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Zika virus confirmed in U.S. patient

A female Aedes aegypti mosquito

James Gathany. Provided by CDC/Paul I. Howell, MPH; Prof. Frank Hadley Collins

Last Updated Jan 12, 2016 1:46 PM EST

The Centers for Disease Control and Prevention has confirmed a case of Zika virus in a traveler from Texas who recently returned from Latin America, CBS Houston affiliate KHOU reports.

According to a statement from Harris County Public Health & Environmental Services, the patient developed symptoms often associated with Zika virus, including fever, rash, and joint pain.

The virus is spread by the Aedes mosquito.

The illness was first identified in the Americas less than two years ago and has spread rapidly across South and Central America. Since the first local case of Zika was detected in Brazil last May, health officials estimate between 440,000 and 1.3 million people there have caught it.

Several cases were detected in Mexico in November, and the first case in Puerto Rico was reported two weeks ago.

Scientists in Brazil say they have linked the infections to a recent uptick in cases of microcephaly, a condition in which babies are born with abnormally small heads, which often leads to mental retardation.

Over 2,700 babies in Brazil were born with microcephaly in 2015, up from fewer than 150 in 2014. Health officials there say they believe the rise is connected to the sudden outbreak of the Zika virus, but international experts caution it's too early to be sure and note the condition can have many other causes.

According to the CDC, in most patients illness from Zika is relatively mild, with symptoms lasting several days to a week. Severe illness requiring hospitalization is uncommon and deaths are rare. There is no vaccine to prevent it and no medicine to treat Zika virus infection.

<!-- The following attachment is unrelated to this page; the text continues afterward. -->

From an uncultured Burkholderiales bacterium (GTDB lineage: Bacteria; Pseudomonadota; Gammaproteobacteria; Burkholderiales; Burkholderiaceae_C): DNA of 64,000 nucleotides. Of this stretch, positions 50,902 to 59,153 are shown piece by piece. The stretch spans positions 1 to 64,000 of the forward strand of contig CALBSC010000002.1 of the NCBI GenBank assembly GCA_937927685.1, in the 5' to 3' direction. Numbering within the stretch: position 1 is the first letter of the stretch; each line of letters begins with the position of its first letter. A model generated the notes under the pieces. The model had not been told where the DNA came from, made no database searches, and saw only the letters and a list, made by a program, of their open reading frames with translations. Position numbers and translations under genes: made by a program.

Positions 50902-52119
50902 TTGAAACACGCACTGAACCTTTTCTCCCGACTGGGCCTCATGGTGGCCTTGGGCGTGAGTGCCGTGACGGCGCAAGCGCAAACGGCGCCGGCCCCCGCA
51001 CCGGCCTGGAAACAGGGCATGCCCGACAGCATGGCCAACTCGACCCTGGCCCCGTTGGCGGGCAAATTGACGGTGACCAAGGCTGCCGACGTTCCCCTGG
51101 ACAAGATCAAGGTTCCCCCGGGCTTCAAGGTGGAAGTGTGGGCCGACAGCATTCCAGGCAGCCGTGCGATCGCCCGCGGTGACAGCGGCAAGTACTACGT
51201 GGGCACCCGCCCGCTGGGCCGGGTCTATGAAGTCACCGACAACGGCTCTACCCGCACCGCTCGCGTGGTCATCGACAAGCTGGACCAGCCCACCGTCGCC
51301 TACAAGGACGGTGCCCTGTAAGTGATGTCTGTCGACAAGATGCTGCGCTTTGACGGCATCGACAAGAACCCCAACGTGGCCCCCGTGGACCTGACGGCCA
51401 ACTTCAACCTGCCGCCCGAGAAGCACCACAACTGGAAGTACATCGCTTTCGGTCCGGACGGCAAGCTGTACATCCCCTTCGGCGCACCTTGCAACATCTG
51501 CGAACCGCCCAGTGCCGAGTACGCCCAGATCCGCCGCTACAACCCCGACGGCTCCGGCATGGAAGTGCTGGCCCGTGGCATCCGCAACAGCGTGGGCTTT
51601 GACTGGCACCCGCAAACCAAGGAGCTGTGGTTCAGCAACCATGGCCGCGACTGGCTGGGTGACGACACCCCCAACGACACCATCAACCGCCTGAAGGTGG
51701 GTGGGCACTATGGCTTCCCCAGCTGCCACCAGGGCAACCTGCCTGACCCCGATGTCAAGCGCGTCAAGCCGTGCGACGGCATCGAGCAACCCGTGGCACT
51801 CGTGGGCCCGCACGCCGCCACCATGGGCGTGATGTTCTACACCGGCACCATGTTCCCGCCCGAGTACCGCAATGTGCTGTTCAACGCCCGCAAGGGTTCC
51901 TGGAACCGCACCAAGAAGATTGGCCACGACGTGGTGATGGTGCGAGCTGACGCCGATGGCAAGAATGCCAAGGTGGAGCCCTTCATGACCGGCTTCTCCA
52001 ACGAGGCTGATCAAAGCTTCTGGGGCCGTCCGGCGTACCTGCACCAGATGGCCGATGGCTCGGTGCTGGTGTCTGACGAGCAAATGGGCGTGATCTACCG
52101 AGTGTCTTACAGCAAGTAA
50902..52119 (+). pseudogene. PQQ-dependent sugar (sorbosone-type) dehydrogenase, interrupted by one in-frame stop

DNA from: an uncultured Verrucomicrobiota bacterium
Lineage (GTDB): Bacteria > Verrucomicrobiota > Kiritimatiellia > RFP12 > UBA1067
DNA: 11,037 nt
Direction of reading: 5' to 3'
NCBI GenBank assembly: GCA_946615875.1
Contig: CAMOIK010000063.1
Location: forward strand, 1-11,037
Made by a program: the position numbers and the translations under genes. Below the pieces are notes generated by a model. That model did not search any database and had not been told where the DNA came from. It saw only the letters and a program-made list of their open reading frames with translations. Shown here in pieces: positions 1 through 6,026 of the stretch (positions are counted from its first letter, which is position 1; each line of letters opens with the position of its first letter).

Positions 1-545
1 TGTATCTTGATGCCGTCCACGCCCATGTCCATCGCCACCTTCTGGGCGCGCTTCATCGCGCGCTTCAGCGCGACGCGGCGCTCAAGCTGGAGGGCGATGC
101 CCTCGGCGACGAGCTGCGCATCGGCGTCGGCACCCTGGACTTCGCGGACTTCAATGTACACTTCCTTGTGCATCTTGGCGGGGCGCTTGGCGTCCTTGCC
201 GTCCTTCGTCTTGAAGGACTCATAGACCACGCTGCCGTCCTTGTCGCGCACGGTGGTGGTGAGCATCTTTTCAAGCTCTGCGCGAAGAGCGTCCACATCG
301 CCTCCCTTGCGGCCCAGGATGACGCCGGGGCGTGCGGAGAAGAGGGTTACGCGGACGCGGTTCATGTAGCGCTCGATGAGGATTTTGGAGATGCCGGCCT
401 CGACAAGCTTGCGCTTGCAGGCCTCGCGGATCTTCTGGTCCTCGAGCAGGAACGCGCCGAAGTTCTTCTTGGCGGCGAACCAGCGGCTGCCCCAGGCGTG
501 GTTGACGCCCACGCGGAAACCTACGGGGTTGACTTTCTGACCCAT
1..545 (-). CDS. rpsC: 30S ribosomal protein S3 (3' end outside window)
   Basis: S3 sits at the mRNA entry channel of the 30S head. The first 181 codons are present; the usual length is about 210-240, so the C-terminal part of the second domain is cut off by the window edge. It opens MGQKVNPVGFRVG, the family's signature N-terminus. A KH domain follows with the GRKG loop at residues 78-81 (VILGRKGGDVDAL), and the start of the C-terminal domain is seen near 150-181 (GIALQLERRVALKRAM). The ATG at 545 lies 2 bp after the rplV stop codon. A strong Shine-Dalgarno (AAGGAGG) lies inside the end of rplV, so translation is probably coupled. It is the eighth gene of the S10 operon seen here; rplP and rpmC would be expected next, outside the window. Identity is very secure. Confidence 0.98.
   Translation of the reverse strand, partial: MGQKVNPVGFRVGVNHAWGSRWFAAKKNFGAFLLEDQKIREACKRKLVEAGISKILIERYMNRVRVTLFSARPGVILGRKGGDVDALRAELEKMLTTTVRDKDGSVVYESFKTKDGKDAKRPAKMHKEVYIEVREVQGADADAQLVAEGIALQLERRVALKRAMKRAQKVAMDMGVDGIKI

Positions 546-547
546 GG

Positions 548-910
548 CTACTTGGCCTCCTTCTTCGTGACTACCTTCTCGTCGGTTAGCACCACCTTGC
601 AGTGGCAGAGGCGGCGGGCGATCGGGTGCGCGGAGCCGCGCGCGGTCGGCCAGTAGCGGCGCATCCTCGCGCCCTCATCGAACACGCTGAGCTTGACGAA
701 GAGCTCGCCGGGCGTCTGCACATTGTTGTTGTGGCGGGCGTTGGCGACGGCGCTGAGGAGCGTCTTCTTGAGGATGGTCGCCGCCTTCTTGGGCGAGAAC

"There is a perfect storm brewing for Zika virus in the U.S.," Dr. Peter Hotez, dean of the National School of Tropical Medicine at Baylor College of Medicine, in Houston, told Medscape Medical News. "I was never worried that Ebola would take off here, but I am worried about Zika. We have 2 species of Aedes mosquitoes that can transmit Zika in our area." He urged health officials to monitor the situation closely and consider aggressive mosquito-control measures if cases emerge among people who have not traveled outside the country.

The CDC recommends that all people, especially pregnant women, who are traveling to areas where Zika virus is found should take precautions to avoid mosquito bites to reduce their risk of infection with Zika as well as other mosquito-borne viruses such as dengue and chikungunya.

"Prevention is key to reducing the risk of Zika virus infection," said Dr. Umair A. Shah, executive director of Harris County Public Health & Environmental Services. "Zika virus infections occur throughout the world. We encourage individuals traveling to areas where the virus has been identified to protect themselves against mosquito bites, and to contact their healthcare provider immediately if they develop Zika virus-like symptoms."